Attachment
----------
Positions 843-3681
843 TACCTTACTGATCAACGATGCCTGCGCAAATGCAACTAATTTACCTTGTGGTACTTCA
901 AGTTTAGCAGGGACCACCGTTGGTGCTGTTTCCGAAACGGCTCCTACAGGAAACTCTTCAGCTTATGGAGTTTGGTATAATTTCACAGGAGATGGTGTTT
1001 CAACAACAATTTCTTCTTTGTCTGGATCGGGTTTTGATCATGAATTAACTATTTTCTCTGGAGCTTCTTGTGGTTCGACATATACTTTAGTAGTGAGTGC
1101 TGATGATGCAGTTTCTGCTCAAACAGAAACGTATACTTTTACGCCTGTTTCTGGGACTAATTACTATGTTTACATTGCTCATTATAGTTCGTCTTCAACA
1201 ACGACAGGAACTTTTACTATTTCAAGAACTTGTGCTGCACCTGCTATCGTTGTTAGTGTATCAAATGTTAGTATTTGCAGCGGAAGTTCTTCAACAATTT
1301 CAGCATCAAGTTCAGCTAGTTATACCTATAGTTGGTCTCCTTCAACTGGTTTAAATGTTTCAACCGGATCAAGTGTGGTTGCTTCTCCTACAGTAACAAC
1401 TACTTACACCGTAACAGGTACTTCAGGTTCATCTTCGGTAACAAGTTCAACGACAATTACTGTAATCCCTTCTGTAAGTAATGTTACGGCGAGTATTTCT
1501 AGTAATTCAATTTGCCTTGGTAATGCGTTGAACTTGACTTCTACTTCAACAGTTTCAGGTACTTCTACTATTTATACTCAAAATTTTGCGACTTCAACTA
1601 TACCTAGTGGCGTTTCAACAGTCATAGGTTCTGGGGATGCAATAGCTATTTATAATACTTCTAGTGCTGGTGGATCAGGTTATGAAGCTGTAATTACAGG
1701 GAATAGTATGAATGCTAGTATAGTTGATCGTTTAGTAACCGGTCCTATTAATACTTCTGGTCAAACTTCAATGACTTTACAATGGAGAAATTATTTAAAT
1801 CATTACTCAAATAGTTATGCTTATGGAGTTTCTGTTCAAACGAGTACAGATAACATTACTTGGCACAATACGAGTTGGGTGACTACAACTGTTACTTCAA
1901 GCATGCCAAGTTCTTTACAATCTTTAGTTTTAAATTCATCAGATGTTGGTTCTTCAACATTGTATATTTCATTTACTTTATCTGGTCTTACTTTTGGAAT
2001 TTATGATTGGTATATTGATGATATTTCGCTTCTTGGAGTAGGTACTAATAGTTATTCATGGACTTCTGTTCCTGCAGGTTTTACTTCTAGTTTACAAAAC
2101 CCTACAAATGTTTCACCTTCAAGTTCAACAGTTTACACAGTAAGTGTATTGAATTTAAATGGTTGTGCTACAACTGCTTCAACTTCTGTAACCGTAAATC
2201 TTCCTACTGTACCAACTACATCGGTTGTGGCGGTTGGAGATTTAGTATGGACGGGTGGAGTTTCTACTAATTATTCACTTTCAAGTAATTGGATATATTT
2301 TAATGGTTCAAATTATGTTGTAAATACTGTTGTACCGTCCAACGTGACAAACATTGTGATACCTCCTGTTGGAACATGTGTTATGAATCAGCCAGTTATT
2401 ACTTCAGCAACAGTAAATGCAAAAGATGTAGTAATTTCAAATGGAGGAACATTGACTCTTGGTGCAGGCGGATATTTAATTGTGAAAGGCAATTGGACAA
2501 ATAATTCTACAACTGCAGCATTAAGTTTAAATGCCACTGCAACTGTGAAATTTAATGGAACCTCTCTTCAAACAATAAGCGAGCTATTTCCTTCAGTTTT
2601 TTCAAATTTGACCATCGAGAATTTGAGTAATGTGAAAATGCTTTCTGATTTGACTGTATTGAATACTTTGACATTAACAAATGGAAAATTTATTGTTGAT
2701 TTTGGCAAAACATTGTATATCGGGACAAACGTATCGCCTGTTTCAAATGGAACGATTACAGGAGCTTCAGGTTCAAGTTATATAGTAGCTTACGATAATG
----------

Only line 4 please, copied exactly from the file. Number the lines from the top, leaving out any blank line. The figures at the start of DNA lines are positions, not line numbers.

1001 CAACAACAATTTCTTCTTTGTCTGGATCGGGTTTTGATCATGAATTAACTATTTTCTCTGGAGCTTCTTGTGGTTCGACATATACTTTAGTAGTGAGTGC